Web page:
World Economic Forum: Cyber-Attacks Third Most Likely Global Risk in 2018
Cyber-attacks are the third most likely global risk for 2018, behind extreme weather conditions and natural disasters.
It is the first time that cyber-attacks per se have made the Forum’s top five global risks in terms of likelihood since 2014, with data fraud or theft also listed in fourth place this year.
What that shows, as outlined in the latest report, is just how much cyber-risks have intensified, particularly in 2017, both in their prevalence and disruptive potential. Notable examples were the WannaCry attack, which affected 300,000 computers across 150 countries, and NotPetya, which caused quarterly losses of $300m for a number of impacted businesses.
Speaking at the press conference Margareta Drzeniek-Hanouz, head of economic progress, World Economic Forum, said that cyber-risks are affecting society and the economy in “new, broader ways,” impacting not just the corporate sector but also government infrastructures, the geopolitical sphere and society in general.
John Drzik, president, Global Risk and Digital at Marsh, added that, looking forward, the “scale and sophistication of attacks is going to grow” as the cyber-exposure of businesses increases with the proliferation of interconnected devices, widening the attack surface.
Therefore, there is a need for greater investment in cyber-risk management, he added, suggesting “we are still under resourced in the amount of effort put into trying to mitigate this risk.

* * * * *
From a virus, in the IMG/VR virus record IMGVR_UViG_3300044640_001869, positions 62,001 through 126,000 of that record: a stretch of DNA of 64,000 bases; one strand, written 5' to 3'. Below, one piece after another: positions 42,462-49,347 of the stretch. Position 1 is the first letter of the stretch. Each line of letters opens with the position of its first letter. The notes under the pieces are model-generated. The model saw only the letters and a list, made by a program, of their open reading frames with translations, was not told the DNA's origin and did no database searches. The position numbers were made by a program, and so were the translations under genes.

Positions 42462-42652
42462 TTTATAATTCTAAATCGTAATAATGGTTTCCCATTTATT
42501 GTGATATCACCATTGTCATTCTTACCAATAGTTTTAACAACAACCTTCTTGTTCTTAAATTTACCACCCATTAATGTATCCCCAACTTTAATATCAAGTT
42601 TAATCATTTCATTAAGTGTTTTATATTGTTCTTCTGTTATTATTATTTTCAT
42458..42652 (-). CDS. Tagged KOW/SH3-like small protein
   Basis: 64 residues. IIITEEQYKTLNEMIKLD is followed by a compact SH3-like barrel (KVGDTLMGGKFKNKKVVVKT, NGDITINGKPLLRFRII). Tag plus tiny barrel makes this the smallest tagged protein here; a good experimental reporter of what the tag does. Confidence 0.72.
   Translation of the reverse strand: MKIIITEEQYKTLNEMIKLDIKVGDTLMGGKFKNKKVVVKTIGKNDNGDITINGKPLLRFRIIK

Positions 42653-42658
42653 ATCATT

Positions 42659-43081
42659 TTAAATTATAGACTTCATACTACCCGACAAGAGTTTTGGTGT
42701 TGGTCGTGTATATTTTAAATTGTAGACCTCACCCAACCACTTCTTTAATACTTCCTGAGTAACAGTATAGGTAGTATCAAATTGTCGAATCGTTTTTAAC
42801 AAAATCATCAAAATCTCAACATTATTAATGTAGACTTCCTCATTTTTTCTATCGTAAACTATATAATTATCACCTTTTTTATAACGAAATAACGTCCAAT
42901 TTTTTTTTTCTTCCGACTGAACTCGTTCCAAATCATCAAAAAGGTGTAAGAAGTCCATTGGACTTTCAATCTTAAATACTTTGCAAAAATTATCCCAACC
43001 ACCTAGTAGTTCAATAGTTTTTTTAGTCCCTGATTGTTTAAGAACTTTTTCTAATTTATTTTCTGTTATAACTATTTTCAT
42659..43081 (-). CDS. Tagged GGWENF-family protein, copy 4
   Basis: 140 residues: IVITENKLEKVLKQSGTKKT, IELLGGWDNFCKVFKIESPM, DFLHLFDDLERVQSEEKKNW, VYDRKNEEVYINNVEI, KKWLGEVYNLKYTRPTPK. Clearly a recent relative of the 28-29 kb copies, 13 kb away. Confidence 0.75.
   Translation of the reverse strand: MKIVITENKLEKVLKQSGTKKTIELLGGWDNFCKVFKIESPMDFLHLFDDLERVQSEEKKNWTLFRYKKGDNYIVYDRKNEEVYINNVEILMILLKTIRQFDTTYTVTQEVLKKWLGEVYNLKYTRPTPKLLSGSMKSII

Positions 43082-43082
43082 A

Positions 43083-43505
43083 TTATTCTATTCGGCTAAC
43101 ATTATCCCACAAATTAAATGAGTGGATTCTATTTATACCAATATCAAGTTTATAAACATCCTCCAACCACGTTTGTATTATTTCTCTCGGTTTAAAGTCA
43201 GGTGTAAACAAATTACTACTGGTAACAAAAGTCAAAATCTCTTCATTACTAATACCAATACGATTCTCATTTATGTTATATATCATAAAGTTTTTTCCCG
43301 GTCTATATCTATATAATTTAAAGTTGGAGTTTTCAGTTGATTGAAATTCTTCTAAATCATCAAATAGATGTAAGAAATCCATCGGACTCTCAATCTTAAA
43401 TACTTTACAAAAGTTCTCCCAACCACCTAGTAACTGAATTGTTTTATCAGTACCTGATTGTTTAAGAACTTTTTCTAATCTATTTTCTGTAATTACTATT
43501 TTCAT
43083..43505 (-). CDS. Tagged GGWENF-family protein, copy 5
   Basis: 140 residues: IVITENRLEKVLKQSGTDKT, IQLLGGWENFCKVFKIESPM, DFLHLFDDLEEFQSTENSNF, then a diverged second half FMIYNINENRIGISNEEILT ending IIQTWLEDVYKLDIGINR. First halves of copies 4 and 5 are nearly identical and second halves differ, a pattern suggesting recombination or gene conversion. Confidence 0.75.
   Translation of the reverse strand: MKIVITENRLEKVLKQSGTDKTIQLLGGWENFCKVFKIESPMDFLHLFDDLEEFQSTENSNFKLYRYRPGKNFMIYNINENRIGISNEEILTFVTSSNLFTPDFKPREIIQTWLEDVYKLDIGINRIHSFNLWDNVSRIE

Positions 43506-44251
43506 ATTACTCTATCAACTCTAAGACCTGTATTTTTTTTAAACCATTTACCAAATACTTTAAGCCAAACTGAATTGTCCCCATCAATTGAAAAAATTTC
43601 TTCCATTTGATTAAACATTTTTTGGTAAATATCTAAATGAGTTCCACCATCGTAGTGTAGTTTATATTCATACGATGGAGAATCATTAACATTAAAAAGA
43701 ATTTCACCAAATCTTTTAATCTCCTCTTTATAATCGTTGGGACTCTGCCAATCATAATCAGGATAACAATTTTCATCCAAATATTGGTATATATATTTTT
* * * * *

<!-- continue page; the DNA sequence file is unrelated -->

“Cyber is at or above the scale of natural catastrophes [in terms of financial damage caused] and yet the comparative infrastructure is much smaller in scale.
“This is [also] an environment in which businesses could find a wide number of shocks,” and building resilience needs to be involved in any plans when exploring business opportunities.
In terms of how the Forum will respond to growing cyber-threats Richard Samans, member of the managing board, World Economic Forum, explained that at the World Economic Forum Annual Meeting in Davos, Switzerland next week, the Forum will be launching a new public-private platform in the form of a Global Centre for Cybersecurity.
“Cyber-risk is rapidly emerging as a major headache in boardrooms of all sorts of institutions around the world,” he said. The new center for cybersecurity will, in co-operation with Interpol, be a “framework in which there will be a better opportunity for leaders of institutions across the public and private sectors to pool information on their intelligence and response capabilities to get ahead of the curve on a number of these risks.”
Lastly, the Forum has also issued a cyber-tool ‘best practice guidebook’ for boards of directors to ensure cyber-risks are on the agenda of boards going forward.
Source: Information Security Magazine